Angela, I dont think I have ever heard of a MAX time limit. the UCC says they have to sell in a "commercially reasonable" manner. Some states permit title loans to sell in as little as 3 business days. I have seen cars sit for 2 months. In MS. the lender cant sell till 10 days has passed. Good question.
FL - 10 days must pass before the sale, if more than 60% of the cash value and you would be responcible for the difference. < 60% then they can wait 30 days and sell the car and keep any profit made from the sale. 10 days, any profit goes to the debtor.
Remainder from above... as far as time limit, there is no one in FL, just a "timely manner".
I have a welding machine on the truck they repossessed can they keep that?
Once your car is repossessed, it is covered by the repo companys and the lenders VERY expensive ins. No need for you to maintain coverage UNLESS you plan on redeeming it ASAP.
only the last one counts
Once a car has been repossessed, you as the owner of the vehicle have the obligation to repay any amount still owed on the loan. Once a car is repossessed, it is often sold in a repossessed cars auction by the finance company. The amount which the car was sold for will be deducted from the total loan amount and then the difference will be owed by yourself. So yes you would have to pay the whole vehicle off if it was repossessed.
Mary, the answer is NO. You will have to pay the balance due after the sale price has been deducted.
No you don't still owe; once the motorcycle has been repossessed, it is no longer your concern. Whether the creditor sells it or fails to sell it is the creditor's problem, not yours.
i have nofing clue
Cancel your policy.
I'm assuming you are asking regarding a bankruptcy. An automatic stay is a utility of the court, that legally prevents contact with you from creditors after they have been notified of the bankruptcy proceedings. Once you file, the stay protects you and your proerty for as long as the stay exists. Once the BK is dismissed or discharged, the stay is lifted. While the stay is in effect, the vehicle cannot be involuntarily repossessed.
Once trash has been thrown down the garbage chute, it falls into a dumpster. A garbage truck will come once a week to empty the garbage truck and take the trash to the dump.
YES, you should get a notice from the lender outlining what ya need to do.
Yes. Once you default on your loan, it's their car. They're not obliged to tell you anything.
From the time you place the order until the truck is delivered is normally around 4 to 6 weeks.
The only way to get it back would be if it were up for sale and you bought it. Once it's legally sold, it becomes the property of the new buyer.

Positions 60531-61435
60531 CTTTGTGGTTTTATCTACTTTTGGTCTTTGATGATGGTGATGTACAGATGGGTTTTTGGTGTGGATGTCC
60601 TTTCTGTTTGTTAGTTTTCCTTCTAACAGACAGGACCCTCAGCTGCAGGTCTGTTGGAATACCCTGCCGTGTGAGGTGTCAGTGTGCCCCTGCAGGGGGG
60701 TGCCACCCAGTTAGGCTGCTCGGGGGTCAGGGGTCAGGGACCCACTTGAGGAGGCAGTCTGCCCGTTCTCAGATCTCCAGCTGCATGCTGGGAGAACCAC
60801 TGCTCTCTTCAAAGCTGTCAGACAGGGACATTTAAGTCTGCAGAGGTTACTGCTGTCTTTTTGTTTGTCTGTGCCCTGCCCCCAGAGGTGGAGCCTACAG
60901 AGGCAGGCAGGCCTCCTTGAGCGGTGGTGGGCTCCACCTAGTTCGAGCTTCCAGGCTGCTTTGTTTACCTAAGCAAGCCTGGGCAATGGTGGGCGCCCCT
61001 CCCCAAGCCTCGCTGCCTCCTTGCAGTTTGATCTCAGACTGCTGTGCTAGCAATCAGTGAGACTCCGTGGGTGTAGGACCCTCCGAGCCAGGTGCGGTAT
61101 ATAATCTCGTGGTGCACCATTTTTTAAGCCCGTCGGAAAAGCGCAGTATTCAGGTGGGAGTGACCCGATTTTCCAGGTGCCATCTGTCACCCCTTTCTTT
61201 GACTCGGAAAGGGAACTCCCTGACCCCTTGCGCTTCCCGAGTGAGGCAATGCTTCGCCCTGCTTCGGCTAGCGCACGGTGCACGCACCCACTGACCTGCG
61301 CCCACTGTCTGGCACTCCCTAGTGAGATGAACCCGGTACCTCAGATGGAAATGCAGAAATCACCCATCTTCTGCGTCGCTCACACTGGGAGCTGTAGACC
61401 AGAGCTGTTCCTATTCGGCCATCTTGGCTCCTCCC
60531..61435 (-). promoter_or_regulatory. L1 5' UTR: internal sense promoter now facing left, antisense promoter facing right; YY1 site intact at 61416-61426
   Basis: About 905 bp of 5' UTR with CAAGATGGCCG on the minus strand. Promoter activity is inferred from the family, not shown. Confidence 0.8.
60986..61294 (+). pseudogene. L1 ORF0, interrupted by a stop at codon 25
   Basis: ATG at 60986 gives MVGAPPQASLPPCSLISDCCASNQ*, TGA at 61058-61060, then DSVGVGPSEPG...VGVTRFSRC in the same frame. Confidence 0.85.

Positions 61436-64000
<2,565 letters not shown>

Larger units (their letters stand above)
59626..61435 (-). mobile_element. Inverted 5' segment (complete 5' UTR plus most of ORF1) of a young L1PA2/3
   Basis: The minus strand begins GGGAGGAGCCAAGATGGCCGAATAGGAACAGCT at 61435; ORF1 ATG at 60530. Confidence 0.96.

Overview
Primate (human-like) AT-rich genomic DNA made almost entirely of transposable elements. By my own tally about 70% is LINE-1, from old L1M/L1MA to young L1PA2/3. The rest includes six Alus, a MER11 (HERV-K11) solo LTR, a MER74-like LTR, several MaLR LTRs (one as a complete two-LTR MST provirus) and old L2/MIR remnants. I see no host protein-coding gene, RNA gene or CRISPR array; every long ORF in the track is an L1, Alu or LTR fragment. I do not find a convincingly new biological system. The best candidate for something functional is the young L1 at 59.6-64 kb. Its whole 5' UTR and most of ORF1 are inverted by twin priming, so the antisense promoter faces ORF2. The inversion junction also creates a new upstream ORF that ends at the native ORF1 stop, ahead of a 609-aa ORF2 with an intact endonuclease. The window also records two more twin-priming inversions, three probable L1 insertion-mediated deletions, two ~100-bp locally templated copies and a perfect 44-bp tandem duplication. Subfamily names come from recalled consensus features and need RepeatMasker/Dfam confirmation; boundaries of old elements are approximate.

cats have been around for a long, long time, as they were once worshipped as gods in Ancient Egypt.
once you are 90 days down they can start with a foreclosure.
YES. Read your contract.
It will be auctioned off and the bank will want to collect the difference of what it sold for and what your loan was.
One Kansas attorney says 20 days and another says 10 days.
Absolutely. Once the car is considered repo'd it is all paperwork, otherwise you could just hide the car from the lender.
After it's been repossessed once, it's not your car anymore, so... once? If it's repossessed and you're able to bring the loan current and redeem the car before it's sold so that you get it back, there's no limitation on the bank repossessing it again should you again fall behind. This could theoretically happen every single month of the loan, though in practice most lenders would insist that you either pay off the loan in full or give up the car on the second or at most third repossession.
You rights are to GET IT BACK, PP is not subject to the security interest on the car.
There is no way that you will be able to get that care back. Once a vehicle has been repossessed the company holding the car is in the process of auctioning that vehicle. You will have a balance once this vehicle has been auctioned out. You should receive a statement in the mail withing 60-120 days stating what you owe. Sometimes if you are lucky you will end up owing anywhere from 50-75% of the sales price of that vehicle. If you are not that lucky, and you are left with a full balance that you owe, your best bet is to negotiate with the lender or collection agency that has that account.
The time your contract says. If once a week or once a month. Read the contract or bend over.